Beginning at the end, Tender Branson is on a suicide mission, flying an empty 747 that he hijacked. He is telling his story into the black box as the plane goes down.
Tender Branson is one of the ones they let go. He is one of the ones that was let out to explore the world beyond. He is part of the Creedish Church—a cult to outsiders—and almost completely alone at this point. Ten years in the past, someone spilled all of the secrets of the Church and put their “integrity” at risk. Fearing the discovery and forced demise of the Church, the members commit mass suicide. And all of those like Tender—the ones let out to explore—are expected to kill themselves, as the Deliverance is here.
Trying to lay low, Tender works as a housekeeper to a family he never sees. He cleans, cooks, tends the garden, and does whatever else they want him to do. He starts receiving phone calls from people wanting to kill themselves—the newspaper accidentally published his number under a crisis hotline ad—to which he responds with a go-ahead-and-end-it attitude more often than not. A member of a suicidal cult fielding calls meant for a crisis hotline. The perfect scenario for a rise in suicide.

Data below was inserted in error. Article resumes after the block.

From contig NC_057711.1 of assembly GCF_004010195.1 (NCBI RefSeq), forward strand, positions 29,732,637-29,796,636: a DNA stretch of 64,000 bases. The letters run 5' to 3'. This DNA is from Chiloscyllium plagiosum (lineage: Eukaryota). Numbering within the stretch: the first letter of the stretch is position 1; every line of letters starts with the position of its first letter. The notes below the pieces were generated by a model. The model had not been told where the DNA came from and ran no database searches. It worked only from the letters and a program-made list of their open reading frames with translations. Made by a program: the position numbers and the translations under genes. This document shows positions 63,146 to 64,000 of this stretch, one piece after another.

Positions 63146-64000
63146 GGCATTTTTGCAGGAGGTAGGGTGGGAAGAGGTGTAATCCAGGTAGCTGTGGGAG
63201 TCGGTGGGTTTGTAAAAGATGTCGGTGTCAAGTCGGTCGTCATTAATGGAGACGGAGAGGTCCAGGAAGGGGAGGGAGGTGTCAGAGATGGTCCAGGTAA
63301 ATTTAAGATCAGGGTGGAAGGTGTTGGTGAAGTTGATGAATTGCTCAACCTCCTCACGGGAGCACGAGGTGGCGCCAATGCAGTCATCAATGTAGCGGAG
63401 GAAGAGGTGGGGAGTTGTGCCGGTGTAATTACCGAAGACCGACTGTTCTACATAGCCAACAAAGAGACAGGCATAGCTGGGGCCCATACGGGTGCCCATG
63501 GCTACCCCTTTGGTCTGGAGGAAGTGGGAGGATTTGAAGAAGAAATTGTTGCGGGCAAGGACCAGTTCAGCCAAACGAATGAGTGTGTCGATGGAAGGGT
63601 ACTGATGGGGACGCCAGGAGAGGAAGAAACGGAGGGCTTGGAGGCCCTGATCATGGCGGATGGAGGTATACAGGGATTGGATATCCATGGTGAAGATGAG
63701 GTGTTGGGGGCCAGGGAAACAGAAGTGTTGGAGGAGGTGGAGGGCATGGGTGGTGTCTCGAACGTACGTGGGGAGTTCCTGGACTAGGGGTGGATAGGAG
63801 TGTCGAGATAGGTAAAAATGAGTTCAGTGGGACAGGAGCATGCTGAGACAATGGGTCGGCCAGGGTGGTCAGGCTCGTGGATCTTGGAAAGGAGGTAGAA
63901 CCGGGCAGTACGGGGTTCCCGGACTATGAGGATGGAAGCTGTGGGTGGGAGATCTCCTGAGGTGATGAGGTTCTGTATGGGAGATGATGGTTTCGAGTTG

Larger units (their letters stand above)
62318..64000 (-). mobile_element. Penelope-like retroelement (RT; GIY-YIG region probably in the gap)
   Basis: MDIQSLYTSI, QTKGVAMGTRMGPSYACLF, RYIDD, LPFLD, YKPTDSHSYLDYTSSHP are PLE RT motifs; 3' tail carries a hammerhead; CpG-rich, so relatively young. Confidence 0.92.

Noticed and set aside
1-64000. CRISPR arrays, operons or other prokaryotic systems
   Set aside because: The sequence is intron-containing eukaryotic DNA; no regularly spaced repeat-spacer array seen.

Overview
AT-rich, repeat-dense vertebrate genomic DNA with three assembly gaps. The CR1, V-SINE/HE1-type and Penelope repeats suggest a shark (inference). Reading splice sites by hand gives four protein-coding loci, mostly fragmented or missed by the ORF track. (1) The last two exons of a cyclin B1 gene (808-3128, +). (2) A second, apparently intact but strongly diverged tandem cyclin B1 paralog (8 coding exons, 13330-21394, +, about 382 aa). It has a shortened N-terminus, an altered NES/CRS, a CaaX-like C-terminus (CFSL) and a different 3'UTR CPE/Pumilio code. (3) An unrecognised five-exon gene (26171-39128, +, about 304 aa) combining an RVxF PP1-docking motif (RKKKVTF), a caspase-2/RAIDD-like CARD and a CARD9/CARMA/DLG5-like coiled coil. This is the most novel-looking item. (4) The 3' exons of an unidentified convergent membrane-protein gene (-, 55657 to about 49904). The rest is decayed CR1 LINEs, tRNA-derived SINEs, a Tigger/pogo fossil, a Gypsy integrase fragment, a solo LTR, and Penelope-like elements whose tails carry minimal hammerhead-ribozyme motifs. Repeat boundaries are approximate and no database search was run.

Meeting with a therapist that specializes in members of cults with suicide pacts, Tender tries to live a decently normal life. But we learn about what the Creedish Church did and we realize that Tender Branson could never be normal.
Chuck On Survivor
The books are never about what you think they are about. Survivor is really about our education system because I feel, more often than not, kids are sort of taught or trained to be the best possible cogs in some big corporate machine. They're not really taught in an empowered way that they can start their own company so that they can create and run their own lives. They are sort of taught to be just good employees, to just fit in.